The Marlins went all-in when they jumped their payroll from $57.7 million to $101.6 million. In theory, they could spin two potential free agents, Lee and right-hander Anibal Sanchez, and possibly second baseman Omar Infante, who is signed through next season.
Not happening. Not in the first year of Marlins Park.
Prediction: Strategic buyer, depending upon need. The lack of depth in the Marlins’ farm system limits the team’s options.
Record: 46-40 Games behind in division: 4 1/2 Games behind in wild card: 1/2 Next four series: at Atlanta (3), at Washington (3), Los Angeles Dodgers (3), Washington (3)
The picture will become considerably bleaker if the Mets must play the rest of the season without right-hander Dillon Gee, who will undergo surgery Friday to repair artery damage in his pitching shoulder, according to ESPN.com.
Starting pitching is the Mets’ strength — the team ranks third in the NL in rotation ERA. Depth, though, is an issue, particularly when the Mets are rightly unwilling to push their top prospects, right-handers Matt Harvey and Zack Wheeler.
The team’s needs are obvious: The Mets rank 13th in the NL in OPS from the catcher’s spot and last in the league in bullpen ERA. But the upcoming schedule is difficult, and club officials want to make sure the team can stay in contention before making any moves of significance.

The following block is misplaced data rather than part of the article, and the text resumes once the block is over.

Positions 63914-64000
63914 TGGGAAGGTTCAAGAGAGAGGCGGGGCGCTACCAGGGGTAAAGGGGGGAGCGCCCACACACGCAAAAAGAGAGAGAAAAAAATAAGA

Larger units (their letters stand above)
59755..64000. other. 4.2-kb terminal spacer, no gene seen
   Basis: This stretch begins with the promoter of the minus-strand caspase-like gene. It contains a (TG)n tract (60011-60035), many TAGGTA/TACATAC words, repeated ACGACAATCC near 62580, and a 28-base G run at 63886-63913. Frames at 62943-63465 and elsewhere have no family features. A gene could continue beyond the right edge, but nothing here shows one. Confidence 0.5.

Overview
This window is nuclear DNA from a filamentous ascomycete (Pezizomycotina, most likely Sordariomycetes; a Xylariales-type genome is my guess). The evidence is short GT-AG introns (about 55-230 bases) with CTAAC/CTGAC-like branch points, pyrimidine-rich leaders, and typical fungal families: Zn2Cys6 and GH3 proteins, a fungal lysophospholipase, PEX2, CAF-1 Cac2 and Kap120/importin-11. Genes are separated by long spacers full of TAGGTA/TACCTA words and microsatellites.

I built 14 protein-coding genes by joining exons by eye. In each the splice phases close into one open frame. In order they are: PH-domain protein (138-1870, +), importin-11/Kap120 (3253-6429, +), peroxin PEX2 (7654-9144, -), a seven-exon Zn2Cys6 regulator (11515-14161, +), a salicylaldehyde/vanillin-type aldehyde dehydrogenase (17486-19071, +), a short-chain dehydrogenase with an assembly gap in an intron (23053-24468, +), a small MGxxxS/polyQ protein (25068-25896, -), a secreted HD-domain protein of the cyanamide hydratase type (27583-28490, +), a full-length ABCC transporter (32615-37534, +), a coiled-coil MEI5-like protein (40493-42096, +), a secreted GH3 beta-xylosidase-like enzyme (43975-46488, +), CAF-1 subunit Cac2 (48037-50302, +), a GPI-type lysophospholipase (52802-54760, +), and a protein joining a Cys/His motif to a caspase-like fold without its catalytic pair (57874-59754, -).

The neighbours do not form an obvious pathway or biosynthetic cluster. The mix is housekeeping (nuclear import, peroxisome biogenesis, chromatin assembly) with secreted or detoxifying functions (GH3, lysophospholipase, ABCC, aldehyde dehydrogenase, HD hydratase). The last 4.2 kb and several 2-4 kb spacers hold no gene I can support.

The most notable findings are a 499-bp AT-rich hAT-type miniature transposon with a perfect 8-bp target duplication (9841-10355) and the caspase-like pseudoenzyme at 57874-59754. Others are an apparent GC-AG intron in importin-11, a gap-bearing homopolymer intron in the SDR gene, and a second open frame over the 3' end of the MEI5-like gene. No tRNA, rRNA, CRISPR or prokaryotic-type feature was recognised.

Prediction: Modest buyer. The Mets are widely reported to be pursuing Rockies catcher Ramon Hernandez, and figure to add at least one reliever as well.
Record: 40-45 Games behind in division: 8 Games behind in wild card: 6 Next four series: Pittsburgh (3), St. Louis (3), at Cincinnati (3), at Philadelphia (3)
GM Doug Melvin has said that the first nine games out of the break, all against NL Central opponents, likely will determine the Brewers’ course.
Fans shouldn’t get too excited: The Brew Crew has yet to have a winning streak this season of longer than four games, and rank 13th in the NL in bullpen ERA.
Frankly, an influx of young talent would do the Brewers good. Melvin traded prospects to help the team reach the NLCS last season. Now, it’s time to reverse the process.
Prediction: Sell, from right-hander Zack Greinke on down.
Record: 42-43 Games behind in division: 4 Games behind in wild card: 4 Next four series: At Chicago Cubs (3), at Cincinnati (4), Houston (3), Colorado (3)
Look at that schedule. Remember that the D-backs beat the division-leading Dodgers in their final three games before the break. Then ask yourself: Why is this team considering a trade of right fielder Justin Upton?